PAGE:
Teachers and staff in non-residential schools will not need personal protective equipment (PPE) when schools start to return to full capacity, Housing Secretary Robert Jenrick has said.
Speaking at the Downing Street briefing, Mr Jenrick said according to scientific advice items such as face and mouth coverings would not be required for adults in schools.
His assertion is likely to worry teachers – a recent poll found around three out of four believed PPE should be made available to them.
Mr Jenrick said on Wednesday: “We’ve taken scientific advice with respect to the level of PPE required in schools.
“As I understand it, the advice is that staff in non-residential education settings don’t require PPE but we will obviously keep that under close review.”
He added the government was developing guidance on how to manage social distancing within schools based on advice given to schools that are currently open to a reduced number of students.
Professor Yvonne Doyle, medical director at Public Health England, said PPE was only one aspect of a package of measures needed to contain the virus, including thorough hand washing.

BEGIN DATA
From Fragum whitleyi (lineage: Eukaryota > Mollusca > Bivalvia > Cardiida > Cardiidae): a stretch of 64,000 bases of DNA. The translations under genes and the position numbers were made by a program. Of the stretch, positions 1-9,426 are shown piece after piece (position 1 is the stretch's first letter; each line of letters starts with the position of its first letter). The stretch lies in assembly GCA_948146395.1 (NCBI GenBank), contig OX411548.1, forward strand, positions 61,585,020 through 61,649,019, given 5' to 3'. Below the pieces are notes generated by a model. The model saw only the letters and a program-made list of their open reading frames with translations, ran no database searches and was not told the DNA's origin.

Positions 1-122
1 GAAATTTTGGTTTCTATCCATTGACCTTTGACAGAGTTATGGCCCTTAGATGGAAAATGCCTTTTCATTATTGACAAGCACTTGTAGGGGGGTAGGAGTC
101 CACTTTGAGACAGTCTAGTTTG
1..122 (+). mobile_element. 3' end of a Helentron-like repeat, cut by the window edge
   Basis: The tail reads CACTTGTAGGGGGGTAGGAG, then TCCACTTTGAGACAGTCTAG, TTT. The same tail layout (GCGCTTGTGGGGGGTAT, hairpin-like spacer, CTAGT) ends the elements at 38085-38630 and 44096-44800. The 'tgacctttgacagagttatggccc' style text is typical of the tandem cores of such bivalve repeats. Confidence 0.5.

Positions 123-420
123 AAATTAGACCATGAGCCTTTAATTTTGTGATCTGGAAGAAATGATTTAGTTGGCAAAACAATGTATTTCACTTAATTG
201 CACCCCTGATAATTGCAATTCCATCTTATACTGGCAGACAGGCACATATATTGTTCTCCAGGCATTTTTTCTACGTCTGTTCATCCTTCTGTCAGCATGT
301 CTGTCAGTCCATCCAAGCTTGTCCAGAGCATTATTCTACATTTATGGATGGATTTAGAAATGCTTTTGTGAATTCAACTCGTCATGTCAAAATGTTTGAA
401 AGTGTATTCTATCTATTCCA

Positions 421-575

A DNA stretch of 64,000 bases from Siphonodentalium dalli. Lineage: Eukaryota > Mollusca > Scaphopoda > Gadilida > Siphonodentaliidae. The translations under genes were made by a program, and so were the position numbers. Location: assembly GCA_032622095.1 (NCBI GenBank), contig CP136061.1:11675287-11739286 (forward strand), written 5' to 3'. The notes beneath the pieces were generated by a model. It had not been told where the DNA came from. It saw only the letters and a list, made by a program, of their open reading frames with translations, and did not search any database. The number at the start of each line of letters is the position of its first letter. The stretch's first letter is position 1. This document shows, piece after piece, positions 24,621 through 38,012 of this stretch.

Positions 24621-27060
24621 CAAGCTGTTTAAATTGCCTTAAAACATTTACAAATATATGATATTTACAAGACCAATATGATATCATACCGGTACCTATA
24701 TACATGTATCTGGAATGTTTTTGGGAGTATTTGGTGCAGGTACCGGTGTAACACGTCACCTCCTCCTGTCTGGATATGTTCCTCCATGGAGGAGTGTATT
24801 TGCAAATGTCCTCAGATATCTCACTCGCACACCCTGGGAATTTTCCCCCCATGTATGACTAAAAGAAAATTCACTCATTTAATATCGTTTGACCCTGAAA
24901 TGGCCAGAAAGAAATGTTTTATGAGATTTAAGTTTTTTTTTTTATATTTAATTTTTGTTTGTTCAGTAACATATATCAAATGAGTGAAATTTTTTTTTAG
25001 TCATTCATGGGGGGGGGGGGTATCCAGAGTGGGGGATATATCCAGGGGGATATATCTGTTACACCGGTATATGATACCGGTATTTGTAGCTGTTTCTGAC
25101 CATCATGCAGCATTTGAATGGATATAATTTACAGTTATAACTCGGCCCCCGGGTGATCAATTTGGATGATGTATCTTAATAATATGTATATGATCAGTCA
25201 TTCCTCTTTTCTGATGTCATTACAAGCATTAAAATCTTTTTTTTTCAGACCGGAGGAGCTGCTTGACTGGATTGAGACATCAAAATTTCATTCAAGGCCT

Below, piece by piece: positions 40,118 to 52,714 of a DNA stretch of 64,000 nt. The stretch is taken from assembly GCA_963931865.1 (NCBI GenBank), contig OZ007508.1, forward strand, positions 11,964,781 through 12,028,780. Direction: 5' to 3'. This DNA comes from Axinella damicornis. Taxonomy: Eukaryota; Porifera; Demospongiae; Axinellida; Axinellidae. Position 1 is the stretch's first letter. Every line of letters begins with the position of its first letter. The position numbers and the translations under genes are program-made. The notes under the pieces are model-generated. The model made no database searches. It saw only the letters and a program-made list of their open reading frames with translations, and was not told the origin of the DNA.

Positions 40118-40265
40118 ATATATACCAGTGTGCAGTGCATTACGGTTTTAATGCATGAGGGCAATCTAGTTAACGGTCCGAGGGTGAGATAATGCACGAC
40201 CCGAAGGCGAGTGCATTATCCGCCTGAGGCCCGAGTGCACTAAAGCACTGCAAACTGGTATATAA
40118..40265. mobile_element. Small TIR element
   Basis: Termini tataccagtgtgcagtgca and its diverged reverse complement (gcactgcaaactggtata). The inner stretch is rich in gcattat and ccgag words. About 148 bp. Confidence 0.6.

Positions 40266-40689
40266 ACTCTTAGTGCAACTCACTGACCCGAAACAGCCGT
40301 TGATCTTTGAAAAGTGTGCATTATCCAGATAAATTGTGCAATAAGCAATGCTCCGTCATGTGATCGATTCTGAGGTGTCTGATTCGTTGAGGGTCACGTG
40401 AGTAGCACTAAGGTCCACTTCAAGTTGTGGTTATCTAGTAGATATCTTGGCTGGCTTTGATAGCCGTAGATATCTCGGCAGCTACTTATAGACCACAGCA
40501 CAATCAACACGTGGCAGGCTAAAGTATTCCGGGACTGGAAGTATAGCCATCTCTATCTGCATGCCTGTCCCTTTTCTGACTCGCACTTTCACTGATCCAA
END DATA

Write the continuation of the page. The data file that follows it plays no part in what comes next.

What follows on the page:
She said that how schools are cleaned and disinfected as well as how the children are spaced would be important.
“This will all take quite a lot of organisation and this is why no-one is rushing to do this (open schools) prematurely.”
It's not about *when* we return, it's about *how* we return.@NAHTnews survey shows reduced staff numbers, inability to implement social distancing, and lack of PPE are top concerns for school leaders around #schoolsreopeninghttps://t.co/L1Ss7Wz4Tt#COVIDー19#COVID19pic.twitter.com/3hnHiwFGFA
— NAHT (@NAHTnews) May 5, 2020
A recent survey of 17,000 school staff across the UK conducted by education magazine Tes found 76% wanted PPE when schools open fully.
Of the survey respondents who said they felt PPE will be needed, 84% say it should include a face mask covering nose and mouth, and 31% say it should include eye protection or aprons and gowns.
The research found 74% believed it would be “impossible” to manage social distancing when more pupils return to school.
Paul Whiteman, general secretary of the NAHT heads’ union, told Tes: “We have argued that the Government’s advice needs to go further on PPE. Staff have a right to feel safe when they go to work, and to be safe in reality.
“If PPE is not required, then the Government will need to be clear and honest about why, otherwise teachers will not feel safe without it.
“If PPE is required, then it should be readily available to all settings where the science says it is needed, before staff are expected to work, and before lockdown measures are relaxed.”